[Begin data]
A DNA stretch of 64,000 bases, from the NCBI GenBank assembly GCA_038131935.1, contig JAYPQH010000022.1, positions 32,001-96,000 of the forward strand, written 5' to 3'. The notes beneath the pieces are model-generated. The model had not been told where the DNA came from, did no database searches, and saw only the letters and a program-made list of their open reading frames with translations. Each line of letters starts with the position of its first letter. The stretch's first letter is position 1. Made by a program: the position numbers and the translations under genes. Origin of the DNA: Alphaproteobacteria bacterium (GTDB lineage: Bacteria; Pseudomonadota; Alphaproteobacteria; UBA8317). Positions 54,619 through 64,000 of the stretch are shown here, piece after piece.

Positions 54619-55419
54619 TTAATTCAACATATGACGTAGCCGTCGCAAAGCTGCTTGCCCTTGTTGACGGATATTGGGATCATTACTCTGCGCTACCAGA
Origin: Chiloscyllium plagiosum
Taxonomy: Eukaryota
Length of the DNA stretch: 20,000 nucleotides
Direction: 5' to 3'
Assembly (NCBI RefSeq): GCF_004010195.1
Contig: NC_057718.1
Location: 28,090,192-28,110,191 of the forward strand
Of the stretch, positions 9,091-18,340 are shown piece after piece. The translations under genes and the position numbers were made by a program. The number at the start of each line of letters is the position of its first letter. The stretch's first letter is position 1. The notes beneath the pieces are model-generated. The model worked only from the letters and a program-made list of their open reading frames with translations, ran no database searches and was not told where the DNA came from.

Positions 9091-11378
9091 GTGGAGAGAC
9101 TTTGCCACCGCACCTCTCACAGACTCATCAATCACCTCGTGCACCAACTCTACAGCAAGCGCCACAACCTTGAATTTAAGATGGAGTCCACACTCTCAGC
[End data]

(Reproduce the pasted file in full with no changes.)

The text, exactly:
A DNA stretch of 64,000 bases, from the NCBI GenBank assembly GCA_038131935.1, contig JAYPQH010000022.1, positions 32,001-96,000 of the forward strand, written 5' to 3'. The notes beneath the pieces are model-generated. The model had not been told where the DNA came from, did no database searches, and saw only the letters and a program-made list of their open reading frames with translations. Each line of letters starts with the position of its first letter. The stretch's first letter is position 1. Made by a program: the position numbers and the translations under genes. Origin of the DNA: Alphaproteobacteria bacterium (GTDB lineage: Bacteria; Pseudomonadota; Alphaproteobacteria; UBA8317). Positions 54,619 through 64,000 of the stretch are shown here, piece after piece.

Positions 54619-55419
54619 TTAATTCAACATATGACGTAGCCGTCGCAAAGCTGCTTGCCCTTGTTGACGGATATTGGGATCATTACTCTGCGCTACCAGA
Origin: Chiloscyllium plagiosum
Taxonomy: Eukaryota
Length of the DNA stretch: 20,000 nucleotides
Direction: 5' to 3'
Assembly (NCBI RefSeq): GCF_004010195.1
Contig: NC_057718.1
Location: 28,090,192-28,110,191 of the forward strand
Of the stretch, positions 9,091-18,340 are shown piece after piece. The translations under genes and the position numbers were made by a program. The number at the start of each line of letters is the position of its first letter. The stretch's first letter is position 1. The notes beneath the pieces are model-generated. The model worked only from the letters and a program-made list of their open reading frames with translations, ran no database searches and was not told where the DNA came from.

Positions 9091-11378
9091 GTGGAGAGAC
9101 TTTGCCACCGCACCTCTCACAGACTCATCAATCACCTCGTGCACCAACTCTACAGCAAGCGCCACAACCTTGAATTTAAGATGGAGTCCACACTCTCAGC